State of the City: Busy

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“It takes a village” is a common expression used for raising children, but the same could be said for Mayor Frank Bubenik’s 2021 virtual State of the City presentation May 12. He called on a village of city councilors and City staff to showcase the city’s many accomplishments during 2020, an especially difficult year due to COVID-19.

Bubenik let them do the talking, although he was put on the hot seat following the pre-recorded presentation by answering live questions from the public in a segment hosted by Eric Schmidt.

City Council President Nancy Grimes started off with how the City responded to help citizens and businesses after the first cases of COVID were diagnosed in March 2020, and pretty much everything shut down.

“The City provided three rounds of aid to small businesses totaling $800,000 and provided scholarships for families with childcare challenges, and City volunteers made cloth face coverings to hand out,” Grimes said.

And the City partnered with the Tualatin Chamber of Commerce on the Gift Cards for Good program in which people could purchase gift cards at businesses to donate to families in need.

Director of Information and Maintenance Services Bates Russell, who is the 2020 Employee of the Year, said the City staff never stopped working, either virtually or in-person utilizing staggered shifts and other techniques to stay safe.

Library Director Jerianne Thompson and City Councilor Maria Reyes discussed how library services were adapted to continue to meet the public’s needs during the pandemic. There was virtual programming including reading stories, trivia games and online live book discussions that garnered more than 3,000 views each month. Craft supply kits could be picked up curbside, and there were more than 9,500 items checked out each month.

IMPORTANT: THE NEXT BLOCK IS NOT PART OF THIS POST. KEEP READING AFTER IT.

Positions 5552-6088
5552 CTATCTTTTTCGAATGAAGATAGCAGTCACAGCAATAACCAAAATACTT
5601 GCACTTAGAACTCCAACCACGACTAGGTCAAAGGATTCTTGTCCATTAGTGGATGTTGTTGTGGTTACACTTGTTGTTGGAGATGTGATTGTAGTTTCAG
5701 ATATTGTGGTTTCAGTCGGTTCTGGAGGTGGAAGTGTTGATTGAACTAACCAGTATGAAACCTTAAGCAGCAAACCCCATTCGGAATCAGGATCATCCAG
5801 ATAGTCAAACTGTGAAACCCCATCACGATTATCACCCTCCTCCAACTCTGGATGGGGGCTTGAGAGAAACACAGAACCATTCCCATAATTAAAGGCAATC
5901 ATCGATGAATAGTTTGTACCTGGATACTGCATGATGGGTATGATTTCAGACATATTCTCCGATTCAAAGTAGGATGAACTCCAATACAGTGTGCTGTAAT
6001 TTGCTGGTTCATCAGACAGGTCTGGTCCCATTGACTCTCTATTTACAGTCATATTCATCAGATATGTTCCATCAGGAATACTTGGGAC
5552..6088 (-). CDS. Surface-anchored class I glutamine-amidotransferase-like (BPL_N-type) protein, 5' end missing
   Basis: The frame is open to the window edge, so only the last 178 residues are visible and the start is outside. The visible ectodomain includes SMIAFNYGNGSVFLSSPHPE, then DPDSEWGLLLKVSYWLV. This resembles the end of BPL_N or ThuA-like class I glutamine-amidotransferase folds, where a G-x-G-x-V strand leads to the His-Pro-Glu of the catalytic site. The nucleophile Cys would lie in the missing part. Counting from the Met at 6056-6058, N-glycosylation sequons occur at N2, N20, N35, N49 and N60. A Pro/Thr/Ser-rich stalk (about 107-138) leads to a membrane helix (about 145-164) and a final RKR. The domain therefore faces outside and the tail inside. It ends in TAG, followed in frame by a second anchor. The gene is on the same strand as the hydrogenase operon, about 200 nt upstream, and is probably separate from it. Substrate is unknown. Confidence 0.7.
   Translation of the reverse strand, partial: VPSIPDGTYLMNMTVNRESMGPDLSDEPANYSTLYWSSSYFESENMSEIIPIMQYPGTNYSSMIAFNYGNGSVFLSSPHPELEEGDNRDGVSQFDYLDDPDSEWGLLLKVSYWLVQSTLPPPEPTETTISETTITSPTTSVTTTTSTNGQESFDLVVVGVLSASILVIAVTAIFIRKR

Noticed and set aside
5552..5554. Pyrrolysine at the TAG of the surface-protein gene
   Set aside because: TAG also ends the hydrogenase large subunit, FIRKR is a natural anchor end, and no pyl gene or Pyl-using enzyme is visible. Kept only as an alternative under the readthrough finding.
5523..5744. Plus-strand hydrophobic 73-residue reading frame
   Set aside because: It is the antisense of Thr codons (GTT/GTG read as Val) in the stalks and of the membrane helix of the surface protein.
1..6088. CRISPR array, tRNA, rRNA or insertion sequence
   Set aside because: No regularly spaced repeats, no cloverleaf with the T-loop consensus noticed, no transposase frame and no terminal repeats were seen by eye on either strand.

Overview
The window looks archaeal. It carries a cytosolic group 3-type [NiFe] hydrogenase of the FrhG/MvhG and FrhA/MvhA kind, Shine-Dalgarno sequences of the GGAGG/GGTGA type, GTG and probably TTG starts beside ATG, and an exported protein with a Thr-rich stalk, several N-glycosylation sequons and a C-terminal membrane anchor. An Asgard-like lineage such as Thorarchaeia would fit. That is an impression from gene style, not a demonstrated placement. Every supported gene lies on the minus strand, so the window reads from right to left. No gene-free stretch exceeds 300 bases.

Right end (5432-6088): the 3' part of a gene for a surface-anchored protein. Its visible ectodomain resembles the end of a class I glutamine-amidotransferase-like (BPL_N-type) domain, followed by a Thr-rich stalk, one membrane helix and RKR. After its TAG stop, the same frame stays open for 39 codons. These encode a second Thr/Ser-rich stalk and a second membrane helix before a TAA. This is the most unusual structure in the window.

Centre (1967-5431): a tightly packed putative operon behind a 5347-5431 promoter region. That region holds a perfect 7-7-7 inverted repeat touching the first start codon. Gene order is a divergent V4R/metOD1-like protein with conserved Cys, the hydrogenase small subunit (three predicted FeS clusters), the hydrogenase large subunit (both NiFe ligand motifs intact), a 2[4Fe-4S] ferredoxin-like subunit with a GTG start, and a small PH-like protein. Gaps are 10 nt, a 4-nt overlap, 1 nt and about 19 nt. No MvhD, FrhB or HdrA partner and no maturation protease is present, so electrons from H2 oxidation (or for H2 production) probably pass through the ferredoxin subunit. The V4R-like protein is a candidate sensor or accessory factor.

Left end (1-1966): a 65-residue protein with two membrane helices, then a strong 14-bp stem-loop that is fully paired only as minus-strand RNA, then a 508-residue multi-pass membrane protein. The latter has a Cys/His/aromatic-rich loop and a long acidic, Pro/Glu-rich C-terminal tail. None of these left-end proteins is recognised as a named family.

At the Juanita Pohl Center, online fitness classes were offered with more than 2,000 people participating virtually.

City Councilor Cyndy Hillier highlighted some of the innovative programs and activities that took place during the year. Even though the city’s premier event, the West Coast Giant Pumpkin Regatta, had to be canceled, it continued in spirit. Posters commemorated the event, and a Terminator Weigh-Off was held, with the winning pumpkin weighing in at 2,047 pounds.

A very popular event was the Holiday Lights Parade, when about 90 community vehicles and Public Works vehicles decorated and decked out in lights traveled along three parade routes during the month of December.

Instead of a breakfast honoring veterans at the Juanita Pohl Center, there was a video tribute along with lawn signs. And the Put Down Roots program utilized 227 volunteers to plant trees and other plants throughout the city.

City Councilor Valerie Pratt talked about the Tualatin Moving Forward program, noting that 10 bond-funded projects were completed, including a crosswalk in front of the Marquis facility on Boones Ferry Road.

Public Works Director Jeff Fuchs talked about transportation projects in the city to improve safety. In addition, the Tualatin Arts Advisory Committee selected some public art projects to be installed around the city.

City Councilor Christen Sacco talked about improvements to City parks and playgrounds, and Parks and Recreation Director Ross Hoover discussed the completion of the Reimagine Stoneridge Park project as well as finishing the conceptual plan for a veterans’ memorial, which will be located at the Tualatin Commons.

Bubenik talked about the importance of Black Lives Matter activities and said he was pleased to have signed the Reimagining Policing Pledge with groups of community members holding conversations and coming up with six recommendations for the Police Department.